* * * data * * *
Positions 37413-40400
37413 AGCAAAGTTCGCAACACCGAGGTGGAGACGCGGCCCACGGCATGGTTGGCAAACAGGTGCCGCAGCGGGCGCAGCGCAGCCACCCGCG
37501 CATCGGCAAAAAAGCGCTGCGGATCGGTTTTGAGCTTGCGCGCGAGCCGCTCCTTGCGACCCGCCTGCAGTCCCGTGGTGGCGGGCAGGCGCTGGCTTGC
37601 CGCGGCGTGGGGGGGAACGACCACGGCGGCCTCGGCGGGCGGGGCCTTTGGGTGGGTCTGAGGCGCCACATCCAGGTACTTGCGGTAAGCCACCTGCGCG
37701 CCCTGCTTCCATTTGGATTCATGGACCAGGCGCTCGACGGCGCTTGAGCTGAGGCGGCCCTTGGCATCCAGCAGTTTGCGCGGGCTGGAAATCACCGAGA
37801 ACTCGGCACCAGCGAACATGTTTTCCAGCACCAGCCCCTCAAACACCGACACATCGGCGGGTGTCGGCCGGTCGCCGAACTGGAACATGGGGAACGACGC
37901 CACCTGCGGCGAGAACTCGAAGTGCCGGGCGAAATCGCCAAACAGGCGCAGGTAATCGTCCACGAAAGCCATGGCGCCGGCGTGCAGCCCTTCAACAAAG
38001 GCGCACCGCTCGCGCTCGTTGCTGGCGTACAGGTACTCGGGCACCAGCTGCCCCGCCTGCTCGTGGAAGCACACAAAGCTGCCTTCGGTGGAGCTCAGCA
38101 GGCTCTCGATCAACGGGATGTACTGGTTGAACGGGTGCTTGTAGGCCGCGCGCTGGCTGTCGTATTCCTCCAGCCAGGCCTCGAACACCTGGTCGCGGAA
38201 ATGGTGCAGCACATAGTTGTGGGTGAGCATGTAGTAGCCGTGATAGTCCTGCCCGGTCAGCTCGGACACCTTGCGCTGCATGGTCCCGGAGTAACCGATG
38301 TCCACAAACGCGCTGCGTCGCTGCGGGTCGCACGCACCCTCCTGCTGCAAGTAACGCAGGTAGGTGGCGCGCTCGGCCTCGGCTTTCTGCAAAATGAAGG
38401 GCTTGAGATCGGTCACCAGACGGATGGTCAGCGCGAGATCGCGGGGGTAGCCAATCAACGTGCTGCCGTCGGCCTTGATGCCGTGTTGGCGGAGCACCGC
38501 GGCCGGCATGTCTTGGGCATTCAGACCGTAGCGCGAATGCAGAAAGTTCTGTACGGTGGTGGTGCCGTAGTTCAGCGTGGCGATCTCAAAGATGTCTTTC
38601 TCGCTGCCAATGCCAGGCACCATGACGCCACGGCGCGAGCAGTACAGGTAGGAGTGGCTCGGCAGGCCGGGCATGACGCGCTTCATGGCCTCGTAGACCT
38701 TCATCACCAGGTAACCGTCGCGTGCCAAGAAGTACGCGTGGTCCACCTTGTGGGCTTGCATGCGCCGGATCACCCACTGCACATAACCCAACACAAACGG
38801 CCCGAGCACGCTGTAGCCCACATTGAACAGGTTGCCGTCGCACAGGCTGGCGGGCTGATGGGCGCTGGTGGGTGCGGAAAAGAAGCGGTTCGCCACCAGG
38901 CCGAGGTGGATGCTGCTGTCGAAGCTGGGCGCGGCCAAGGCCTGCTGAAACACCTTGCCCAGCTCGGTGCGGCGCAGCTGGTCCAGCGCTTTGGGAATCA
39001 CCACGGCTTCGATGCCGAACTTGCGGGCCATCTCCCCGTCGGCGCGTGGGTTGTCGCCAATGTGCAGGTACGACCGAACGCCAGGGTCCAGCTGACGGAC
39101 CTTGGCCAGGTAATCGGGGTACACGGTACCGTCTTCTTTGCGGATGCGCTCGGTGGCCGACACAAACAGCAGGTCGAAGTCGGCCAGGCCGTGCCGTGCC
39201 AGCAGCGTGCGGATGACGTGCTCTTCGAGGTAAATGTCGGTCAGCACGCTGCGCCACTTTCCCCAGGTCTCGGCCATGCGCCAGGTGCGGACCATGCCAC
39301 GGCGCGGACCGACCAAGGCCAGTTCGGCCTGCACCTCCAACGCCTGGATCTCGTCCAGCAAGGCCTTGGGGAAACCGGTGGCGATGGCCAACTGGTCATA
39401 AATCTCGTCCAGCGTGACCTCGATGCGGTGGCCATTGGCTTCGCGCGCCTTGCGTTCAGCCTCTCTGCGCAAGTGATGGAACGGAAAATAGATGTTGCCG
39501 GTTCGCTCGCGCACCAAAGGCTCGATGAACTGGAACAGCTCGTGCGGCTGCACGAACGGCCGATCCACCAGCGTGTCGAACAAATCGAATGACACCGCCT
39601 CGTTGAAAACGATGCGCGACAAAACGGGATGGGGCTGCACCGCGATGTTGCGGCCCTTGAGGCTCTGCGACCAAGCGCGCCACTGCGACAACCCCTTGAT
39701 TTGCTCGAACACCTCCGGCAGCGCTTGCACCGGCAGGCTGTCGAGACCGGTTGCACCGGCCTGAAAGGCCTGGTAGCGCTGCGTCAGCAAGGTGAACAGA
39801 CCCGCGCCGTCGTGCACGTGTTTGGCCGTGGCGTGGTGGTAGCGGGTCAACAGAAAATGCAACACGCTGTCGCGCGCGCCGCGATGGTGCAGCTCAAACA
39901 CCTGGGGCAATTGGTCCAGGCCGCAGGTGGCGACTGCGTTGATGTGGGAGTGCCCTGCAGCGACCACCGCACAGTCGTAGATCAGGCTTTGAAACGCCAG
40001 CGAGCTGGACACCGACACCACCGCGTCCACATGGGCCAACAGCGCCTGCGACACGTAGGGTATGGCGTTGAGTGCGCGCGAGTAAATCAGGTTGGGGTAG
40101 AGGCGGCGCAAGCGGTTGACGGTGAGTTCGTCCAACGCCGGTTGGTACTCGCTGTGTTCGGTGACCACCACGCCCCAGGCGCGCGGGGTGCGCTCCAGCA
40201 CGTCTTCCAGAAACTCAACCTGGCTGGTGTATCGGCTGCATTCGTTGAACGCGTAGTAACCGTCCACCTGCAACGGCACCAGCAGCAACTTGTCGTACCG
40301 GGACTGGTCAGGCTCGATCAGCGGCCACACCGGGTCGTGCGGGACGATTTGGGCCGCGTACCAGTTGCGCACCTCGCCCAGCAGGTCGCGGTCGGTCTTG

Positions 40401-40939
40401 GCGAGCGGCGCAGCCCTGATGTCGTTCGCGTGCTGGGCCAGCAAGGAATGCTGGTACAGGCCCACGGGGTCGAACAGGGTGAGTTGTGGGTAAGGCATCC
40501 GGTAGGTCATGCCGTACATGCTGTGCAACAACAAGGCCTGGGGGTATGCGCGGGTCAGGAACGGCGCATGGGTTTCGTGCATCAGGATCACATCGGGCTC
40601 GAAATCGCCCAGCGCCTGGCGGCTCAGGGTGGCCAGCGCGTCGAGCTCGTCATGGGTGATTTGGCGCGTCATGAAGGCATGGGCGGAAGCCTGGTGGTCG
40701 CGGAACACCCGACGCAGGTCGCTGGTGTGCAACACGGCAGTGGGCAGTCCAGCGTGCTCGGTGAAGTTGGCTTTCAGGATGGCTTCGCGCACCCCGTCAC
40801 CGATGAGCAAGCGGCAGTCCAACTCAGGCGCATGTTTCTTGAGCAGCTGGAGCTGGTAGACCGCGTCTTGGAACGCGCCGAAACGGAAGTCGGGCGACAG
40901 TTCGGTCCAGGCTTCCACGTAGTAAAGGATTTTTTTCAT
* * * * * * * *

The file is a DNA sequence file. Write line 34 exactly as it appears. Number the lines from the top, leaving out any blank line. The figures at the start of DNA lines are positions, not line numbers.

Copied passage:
40501 GGTAGGTCATGCCGTACATGCTGTGCAACAACAAGGCCTGGGGGTATGCGCGGGTCAGGAACGGCGCATGGGTTTCGTGCATCAGGATCACATCGGGCTC